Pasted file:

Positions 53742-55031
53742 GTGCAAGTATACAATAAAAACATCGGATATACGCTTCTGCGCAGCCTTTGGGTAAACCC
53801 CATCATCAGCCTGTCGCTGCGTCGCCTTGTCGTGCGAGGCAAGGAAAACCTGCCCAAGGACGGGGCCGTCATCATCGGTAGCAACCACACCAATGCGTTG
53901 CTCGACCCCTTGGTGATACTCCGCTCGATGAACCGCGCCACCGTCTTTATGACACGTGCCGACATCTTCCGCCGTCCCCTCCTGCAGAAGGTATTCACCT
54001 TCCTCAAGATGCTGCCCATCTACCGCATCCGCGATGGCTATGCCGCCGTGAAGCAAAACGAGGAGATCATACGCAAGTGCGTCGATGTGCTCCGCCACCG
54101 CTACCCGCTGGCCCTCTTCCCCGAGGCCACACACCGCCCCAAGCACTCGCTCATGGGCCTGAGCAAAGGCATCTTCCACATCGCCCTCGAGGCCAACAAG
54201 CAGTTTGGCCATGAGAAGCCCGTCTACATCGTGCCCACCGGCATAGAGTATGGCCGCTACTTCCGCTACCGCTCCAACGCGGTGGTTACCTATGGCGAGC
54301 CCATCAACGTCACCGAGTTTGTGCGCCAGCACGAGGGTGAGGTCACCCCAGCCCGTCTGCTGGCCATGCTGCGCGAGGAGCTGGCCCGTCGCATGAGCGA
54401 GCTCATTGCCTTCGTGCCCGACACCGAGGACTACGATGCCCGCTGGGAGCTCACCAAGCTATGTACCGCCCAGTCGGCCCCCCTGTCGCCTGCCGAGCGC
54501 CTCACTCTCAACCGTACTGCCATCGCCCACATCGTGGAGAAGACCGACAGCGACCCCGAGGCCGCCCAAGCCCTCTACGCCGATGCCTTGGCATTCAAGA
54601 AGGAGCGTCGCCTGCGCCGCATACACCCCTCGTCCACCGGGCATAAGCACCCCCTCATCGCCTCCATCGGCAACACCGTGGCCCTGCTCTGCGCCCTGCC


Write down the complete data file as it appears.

Positions 53742-55031
53742 GTGCAAGTATACAATAAAAACATCGGATATACGCTTCTGCGCAGCCTTTGGGTAAACCC
53801 CATCATCAGCCTGTCGCTGCGTCGCCTTGTCGTGCGAGGCAAGGAAAACCTGCCCAAGGACGGGGCCGTCATCATCGGTAGCAACCACACCAATGCGTTG
53901 CTCGACCCCTTGGTGATACTCCGCTCGATGAACCGCGCCACCGTCTTTATGACACGTGCCGACATCTTCCGCCGTCCCCTCCTGCAGAAGGTATTCACCT
54001 TCCTCAAGATGCTGCCCATCTACCGCATCCGCGATGGCTATGCCGCCGTGAAGCAAAACGAGGAGATCATACGCAAGTGCGTCGATGTGCTCCGCCACCG
54101 CTACCCGCTGGCCCTCTTCCCCGAGGCCACACACCGCCCCAAGCACTCGCTCATGGGCCTGAGCAAAGGCATCTTCCACATCGCCCTCGAGGCCAACAAG
54201 CAGTTTGGCCATGAGAAGCCCGTCTACATCGTGCCCACCGGCATAGAGTATGGCCGCTACTTCCGCTACCGCTCCAACGCGGTGGTTACCTATGGCGAGC
54301 CCATCAACGTCACCGAGTTTGTGCGCCAGCACGAGGGTGAGGTCACCCCAGCCCGTCTGCTGGCCATGCTGCGCGAGGAGCTGGCCCGTCGCATGAGCGA
54401 GCTCATTGCCTTCGTGCCCGACACCGAGGACTACGATGCCCGCTGGGAGCTCACCAAGCTATGTACCGCCCAGTCGGCCCCCCTGTCGCCTGCCGAGCGC
54501 CTCACTCTCAACCGTACTGCCATCGCCCACATCGTGGAGAAGACCGACAGCGACCCCGAGGCCGCCCAAGCCCTCTACGCCGATGCCTTGGCATTCAAGA
54601 AGGAGCGTCGCCTGCGCCGCATACACCCCTCGTCCACCGGGCATAAGCACCCCCTCATCGCCTCCATCGGCAACACCGTGGCCCTGCTCTGCGCCCTGCC